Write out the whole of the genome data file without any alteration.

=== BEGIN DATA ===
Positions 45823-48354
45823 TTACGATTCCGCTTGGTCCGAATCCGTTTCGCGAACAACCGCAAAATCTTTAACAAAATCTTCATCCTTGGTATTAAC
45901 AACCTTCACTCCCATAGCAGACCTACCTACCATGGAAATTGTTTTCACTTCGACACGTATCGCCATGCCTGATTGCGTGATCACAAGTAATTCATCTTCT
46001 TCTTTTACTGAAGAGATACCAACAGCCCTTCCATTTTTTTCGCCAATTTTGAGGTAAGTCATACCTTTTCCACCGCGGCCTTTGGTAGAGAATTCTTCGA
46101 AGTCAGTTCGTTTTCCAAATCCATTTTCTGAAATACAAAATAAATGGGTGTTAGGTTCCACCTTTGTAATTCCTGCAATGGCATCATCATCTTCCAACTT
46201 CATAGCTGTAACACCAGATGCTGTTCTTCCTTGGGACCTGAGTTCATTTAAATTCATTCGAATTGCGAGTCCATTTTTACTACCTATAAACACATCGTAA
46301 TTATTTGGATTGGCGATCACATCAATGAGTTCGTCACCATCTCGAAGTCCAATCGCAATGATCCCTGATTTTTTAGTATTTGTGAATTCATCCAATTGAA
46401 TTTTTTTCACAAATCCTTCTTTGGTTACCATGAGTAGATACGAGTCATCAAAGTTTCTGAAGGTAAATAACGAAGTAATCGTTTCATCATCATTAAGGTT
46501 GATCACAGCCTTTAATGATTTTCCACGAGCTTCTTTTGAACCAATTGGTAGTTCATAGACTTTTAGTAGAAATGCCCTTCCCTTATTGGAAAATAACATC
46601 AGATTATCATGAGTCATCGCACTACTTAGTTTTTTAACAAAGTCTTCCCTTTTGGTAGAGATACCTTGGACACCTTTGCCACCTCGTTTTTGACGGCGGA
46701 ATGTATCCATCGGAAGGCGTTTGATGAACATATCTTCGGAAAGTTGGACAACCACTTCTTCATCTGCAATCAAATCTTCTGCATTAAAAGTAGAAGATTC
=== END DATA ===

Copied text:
Positions 45823-48354
45823 TTACGATTCCGCTTGGTCCGAATCCGTTTCGCGAACAACCGCAAAATCTTTAACAAAATCTTCATCCTTGGTATTAAC
45901 AACCTTCACTCCCATAGCAGACCTACCTACCATGGAAATTGTTTTCACTTCGACACGTATCGCCATGCCTGATTGCGTGATCACAAGTAATTCATCTTCT
46001 TCTTTTACTGAAGAGATACCAACAGCCCTTCCATTTTTTTCGCCAATTTTGAGGTAAGTCATACCTTTTCCACCGCGGCCTTTGGTAGAGAATTCTTCGA
46101 AGTCAGTTCGTTTTCCAAATCCATTTTCTGAAATACAAAATAAATGGGTGTTAGGTTCCACCTTTGTAATTCCTGCAATGGCATCATCATCTTCCAACTT
46201 CATAGCTGTAACACCAGATGCTGTTCTTCCTTGGGACCTGAGTTCATTTAAATTCATTCGAATTGCGAGTCCATTTTTACTACCTATAAACACATCGTAA
46301 TTATTTGGATTGGCGATCACATCAATGAGTTCGTCACCATCTCGAAGTCCAATCGCAATGATCCCTGATTTTTTAGTATTTGTGAATTCATCCAATTGAA
46401 TTTTTTTCACAAATCCTTCTTTGGTTACCATGAGTAGATACGAGTCATCAAAGTTTCTGAAGGTAAATAACGAAGTAATCGTTTCATCATCATTAAGGTT
46501 GATCACAGCCTTTAATGATTTTCCACGAGCTTCTTTTGAACCAATTGGTAGTTCATAGACTTTTAGTAGAAATGCCCTTCCCTTATTGGAAAATAACATC
46601 AGATTATCATGAGTCATCGCACTACTTAGTTTTTTAACAAAGTCTTCCCTTTTGGTAGAGATACCTTGGACACCTTTGCCACCTCGTTTTTGACGGCGGA
46701 ATGTATCCATCGGAAGGCGTTTGATGAACATATCTTCGGAAAGTTGGACAACCACTTCTTCATCTGCAATCAAATCTTCTGCATTAAAAGTAGAAGATTC